After extensive negotiations between the US House of Representatives, the US Senate, and the White House, an agreement was reached on a massive stimulus bill to address the financial and health care disruption resulting from the COVID-19 pandemic.
As of this writing, the Coronavirus Aid, Relief, and Economic Security Act (CARES Act) was passed by the Senate and is expected to be passed by the House. The mechanics, however, are still to be determined because most House members are currently in their home districts. President Donald Trump indicated he’ll sign the legislation.
The CARES Act includes support for the health care system to help provide needed treatment during the pandemic and financial assistance to state, local, tribal, and territorial governments, as well as to private not-for-profits providing critical and essential services.
It also provides significant relief to individuals, businesses, state and local governments, health care organizations, and other employers to help them weather the pandemic. The legislation also expands unemployment benefits, including for self-employed and gig economy workers, and the ways the Small Business Administration (SBA) can help small businesses.
Here’s a brief overview of some of the CARES Act tax provisions that may affect you or your organization. Please note, it’s possible some provisions could change before the act is signed into law.
- Recovery rebates of up to $1,200 for singles, $1,200 for heads of households, and $2,400 for married couples filing jointly—plus $500 per qualifying child—subject to income-based phase-outs starting at $75,000, $122,500, and $150,000, respectively
- Waiver of the 10% penalty on COVID-19-related early distributions from IRAs, 401(k)s, and certain other retirement plans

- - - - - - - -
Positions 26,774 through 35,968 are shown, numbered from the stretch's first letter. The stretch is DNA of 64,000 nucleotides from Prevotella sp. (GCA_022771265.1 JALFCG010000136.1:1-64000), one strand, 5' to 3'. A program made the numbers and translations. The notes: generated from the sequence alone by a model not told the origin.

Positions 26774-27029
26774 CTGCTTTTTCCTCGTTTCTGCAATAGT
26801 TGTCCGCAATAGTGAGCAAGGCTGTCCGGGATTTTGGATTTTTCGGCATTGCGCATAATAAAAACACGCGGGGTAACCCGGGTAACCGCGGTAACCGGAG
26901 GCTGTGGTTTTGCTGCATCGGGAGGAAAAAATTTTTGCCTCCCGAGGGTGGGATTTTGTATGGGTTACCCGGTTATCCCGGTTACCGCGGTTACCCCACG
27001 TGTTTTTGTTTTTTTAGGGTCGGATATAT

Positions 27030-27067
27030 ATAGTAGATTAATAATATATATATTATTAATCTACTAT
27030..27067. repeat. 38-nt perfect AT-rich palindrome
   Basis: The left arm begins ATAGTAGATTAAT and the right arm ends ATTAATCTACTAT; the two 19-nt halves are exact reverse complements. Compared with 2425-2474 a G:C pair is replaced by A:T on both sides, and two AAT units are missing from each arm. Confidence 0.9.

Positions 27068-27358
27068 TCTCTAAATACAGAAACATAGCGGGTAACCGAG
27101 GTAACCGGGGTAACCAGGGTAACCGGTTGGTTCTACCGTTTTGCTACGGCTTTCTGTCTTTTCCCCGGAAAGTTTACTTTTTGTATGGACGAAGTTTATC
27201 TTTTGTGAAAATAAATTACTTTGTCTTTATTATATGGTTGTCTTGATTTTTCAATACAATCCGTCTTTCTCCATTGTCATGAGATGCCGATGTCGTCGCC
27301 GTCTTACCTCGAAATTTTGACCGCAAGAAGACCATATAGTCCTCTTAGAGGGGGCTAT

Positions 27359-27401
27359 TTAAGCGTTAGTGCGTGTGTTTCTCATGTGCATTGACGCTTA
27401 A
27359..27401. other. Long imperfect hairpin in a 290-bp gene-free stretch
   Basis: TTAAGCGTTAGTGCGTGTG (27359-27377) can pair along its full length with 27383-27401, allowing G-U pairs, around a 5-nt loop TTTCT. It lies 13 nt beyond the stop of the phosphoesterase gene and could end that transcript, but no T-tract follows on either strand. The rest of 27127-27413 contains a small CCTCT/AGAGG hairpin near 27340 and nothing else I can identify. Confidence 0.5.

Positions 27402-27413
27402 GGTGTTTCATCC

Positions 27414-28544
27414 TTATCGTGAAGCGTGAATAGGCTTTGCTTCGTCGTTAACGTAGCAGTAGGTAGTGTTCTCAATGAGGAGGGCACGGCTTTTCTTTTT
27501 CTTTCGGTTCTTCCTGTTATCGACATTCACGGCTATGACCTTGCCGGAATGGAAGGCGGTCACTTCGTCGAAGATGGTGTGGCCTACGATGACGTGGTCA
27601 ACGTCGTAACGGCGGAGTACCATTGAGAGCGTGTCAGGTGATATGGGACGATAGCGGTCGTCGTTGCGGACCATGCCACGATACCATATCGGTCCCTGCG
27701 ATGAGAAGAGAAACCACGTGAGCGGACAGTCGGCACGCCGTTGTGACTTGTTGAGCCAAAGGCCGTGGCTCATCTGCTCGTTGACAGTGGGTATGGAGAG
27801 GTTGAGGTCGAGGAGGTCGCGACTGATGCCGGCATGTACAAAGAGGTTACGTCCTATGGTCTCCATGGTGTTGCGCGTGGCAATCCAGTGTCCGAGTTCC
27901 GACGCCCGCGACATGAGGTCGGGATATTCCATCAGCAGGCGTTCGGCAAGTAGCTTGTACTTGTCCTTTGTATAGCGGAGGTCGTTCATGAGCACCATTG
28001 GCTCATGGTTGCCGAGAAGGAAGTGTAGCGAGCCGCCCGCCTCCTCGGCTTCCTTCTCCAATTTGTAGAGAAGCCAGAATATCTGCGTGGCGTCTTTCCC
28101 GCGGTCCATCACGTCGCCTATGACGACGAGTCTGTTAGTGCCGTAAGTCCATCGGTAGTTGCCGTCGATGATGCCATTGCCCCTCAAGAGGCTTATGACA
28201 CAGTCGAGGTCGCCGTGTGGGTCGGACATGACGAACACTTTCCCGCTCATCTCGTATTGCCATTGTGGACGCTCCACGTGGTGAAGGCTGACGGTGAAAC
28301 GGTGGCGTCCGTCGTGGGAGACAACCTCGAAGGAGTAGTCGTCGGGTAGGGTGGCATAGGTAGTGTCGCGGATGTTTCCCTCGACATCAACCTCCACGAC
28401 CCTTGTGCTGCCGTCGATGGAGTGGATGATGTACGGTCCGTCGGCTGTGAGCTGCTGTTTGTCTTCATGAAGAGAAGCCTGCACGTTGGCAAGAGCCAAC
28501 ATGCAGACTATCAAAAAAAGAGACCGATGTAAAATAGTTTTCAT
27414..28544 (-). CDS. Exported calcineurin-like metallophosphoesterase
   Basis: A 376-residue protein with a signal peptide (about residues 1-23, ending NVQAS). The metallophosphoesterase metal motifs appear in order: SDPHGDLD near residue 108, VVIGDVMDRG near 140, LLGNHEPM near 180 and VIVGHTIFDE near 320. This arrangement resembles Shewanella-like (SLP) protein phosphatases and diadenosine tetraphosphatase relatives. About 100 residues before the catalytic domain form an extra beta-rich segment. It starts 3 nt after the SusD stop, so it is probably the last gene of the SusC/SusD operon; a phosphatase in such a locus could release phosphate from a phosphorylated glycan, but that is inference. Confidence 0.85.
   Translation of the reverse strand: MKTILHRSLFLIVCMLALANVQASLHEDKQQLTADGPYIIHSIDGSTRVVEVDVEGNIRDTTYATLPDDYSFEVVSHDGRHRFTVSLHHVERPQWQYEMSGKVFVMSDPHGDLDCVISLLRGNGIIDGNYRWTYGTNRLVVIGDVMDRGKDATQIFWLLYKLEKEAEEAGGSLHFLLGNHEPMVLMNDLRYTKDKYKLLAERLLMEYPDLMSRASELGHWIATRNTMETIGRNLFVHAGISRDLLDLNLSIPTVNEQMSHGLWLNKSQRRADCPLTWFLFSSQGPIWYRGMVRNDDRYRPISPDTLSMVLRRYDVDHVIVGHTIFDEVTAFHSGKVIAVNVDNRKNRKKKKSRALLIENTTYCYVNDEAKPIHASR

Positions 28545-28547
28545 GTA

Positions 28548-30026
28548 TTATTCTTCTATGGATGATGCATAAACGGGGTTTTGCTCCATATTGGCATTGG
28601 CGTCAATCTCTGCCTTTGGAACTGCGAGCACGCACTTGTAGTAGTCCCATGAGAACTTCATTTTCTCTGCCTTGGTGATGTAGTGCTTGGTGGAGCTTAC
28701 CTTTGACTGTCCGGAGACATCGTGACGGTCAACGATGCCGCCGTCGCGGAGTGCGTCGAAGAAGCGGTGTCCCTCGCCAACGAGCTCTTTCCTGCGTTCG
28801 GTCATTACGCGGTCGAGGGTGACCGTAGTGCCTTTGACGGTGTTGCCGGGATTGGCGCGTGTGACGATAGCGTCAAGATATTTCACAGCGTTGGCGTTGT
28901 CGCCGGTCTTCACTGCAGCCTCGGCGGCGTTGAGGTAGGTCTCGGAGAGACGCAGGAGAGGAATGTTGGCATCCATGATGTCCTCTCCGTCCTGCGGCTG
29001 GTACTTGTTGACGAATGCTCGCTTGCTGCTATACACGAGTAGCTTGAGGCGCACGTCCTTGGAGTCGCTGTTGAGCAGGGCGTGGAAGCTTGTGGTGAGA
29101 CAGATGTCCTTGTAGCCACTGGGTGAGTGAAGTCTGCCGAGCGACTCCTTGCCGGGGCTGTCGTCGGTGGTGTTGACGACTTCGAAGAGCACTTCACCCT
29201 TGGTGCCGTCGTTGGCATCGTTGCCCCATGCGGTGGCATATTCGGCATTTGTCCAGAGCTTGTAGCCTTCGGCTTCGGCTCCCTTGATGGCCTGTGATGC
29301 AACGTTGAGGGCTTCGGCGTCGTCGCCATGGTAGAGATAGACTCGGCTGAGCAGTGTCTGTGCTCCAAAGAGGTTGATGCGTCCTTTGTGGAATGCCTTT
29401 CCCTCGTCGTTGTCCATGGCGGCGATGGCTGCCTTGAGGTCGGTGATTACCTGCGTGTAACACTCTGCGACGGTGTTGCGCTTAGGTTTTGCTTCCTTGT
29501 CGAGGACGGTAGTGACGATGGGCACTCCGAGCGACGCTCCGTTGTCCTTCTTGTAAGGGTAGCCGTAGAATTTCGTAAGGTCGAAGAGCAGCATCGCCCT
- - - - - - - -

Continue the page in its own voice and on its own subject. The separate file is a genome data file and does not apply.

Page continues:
- Waiver of required minimum distribution rules for IRAs, 401(k)s, and certain other retirement plans
- Expansion of charitable contribution tax deductions
- Exclusion for certain employer payments of student loans
Businesses and Other Employers
- Retention tax credit for eligible employers that continue to pay employee wages while their operations are fully or partially suspended as a result of certain COVID-19-related government orders
- Deferral of the employer portion of payments of certain payroll taxes
- Modification of net operating loss (NOL) and limitation on losses rules
- Modification of the deduction limitation on business interest
- Qualified improvement property technical correction, allowing qualifying interior improvements of buildings to be recovered faster
We’re Here to Help
This is just a brief overview of the CARES Act. We’ll share additional details on the provisions that are likely most relevant to you or your organization in the coming days.
In the meantime, don’t hesitate to reach out to your Moss Adams professional with questions or concerns about your taxes or your individual financial or business situation. We’d be pleased to help you during this challenging time.